AAOS: MRIs Over-Utilized in Knee Osteoarthritis Patients

Primary care providers faulted for ordering such tests before patients consult orthopaedic surgeon

THURSDAY, March 6 (HealthDay News) -- Prior to consulting an orthopaedic surgeon about total knee arthroplasty, many osteoarthritis patients may undergo costly and unnecessary MRI tests, according to research presented this week at the American Academy of Orthopaedic Surgeons' 75th annual meeting in San Francisco.

Wayne M. Goldstein, M.D., of the Illinois Bone and Joint Institute and Center for Orthopaedic Surgery in Morton Grove, Ill., and colleagues reviewed the chart records of a random sample of 50 patients who underwent total knee arthroplasty and conducted follow-up telephone interviews to determine whether or not they had MRI of the knee before seeing an orthopaedic surgeon.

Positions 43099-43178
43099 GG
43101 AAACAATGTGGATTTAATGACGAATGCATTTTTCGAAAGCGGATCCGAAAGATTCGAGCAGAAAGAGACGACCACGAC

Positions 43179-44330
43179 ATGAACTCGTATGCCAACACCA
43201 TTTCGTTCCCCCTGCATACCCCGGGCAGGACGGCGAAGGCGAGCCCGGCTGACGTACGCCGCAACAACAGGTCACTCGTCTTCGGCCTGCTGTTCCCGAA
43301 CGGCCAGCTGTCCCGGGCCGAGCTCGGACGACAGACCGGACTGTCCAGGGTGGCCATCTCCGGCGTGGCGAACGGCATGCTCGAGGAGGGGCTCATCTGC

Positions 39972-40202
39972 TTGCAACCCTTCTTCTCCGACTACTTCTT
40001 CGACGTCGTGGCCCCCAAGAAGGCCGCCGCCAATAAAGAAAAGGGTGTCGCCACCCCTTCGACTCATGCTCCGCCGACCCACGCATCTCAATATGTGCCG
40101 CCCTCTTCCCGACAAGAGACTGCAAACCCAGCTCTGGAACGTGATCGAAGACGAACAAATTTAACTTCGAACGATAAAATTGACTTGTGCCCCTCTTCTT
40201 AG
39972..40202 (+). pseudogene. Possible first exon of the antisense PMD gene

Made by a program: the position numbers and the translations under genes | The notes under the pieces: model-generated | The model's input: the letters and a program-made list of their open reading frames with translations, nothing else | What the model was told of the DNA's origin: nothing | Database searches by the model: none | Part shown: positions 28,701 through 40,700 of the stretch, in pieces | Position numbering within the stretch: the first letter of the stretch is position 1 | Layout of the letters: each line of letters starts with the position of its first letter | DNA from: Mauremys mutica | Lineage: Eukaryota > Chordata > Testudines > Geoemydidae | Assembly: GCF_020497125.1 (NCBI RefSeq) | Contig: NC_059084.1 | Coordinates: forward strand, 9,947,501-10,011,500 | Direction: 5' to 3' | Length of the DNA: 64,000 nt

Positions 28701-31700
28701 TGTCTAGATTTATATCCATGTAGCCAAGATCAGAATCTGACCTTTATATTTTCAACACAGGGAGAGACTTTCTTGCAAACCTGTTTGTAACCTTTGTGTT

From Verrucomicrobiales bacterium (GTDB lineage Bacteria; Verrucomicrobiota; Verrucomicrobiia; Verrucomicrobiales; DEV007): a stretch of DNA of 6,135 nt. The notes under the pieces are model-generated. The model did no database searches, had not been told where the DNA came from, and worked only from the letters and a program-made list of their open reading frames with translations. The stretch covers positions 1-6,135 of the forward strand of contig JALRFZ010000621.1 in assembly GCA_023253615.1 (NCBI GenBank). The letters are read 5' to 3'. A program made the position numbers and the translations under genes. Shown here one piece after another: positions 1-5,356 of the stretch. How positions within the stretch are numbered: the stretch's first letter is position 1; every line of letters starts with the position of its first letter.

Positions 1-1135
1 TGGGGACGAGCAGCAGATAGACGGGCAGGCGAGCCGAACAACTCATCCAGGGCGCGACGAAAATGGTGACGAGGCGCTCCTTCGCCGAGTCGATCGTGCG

The researchers found that 32 of 50 patients had undergone prior MRI tests of the knee and that fewer than half had undergone prior radiographs.

"There is no or minimal benefit to MRI in patients with osteoarthritis of the knee," the authors conclude. "This study suggests the need for strict guidelines or credentialing of those who order musculoskeletal MRIs."

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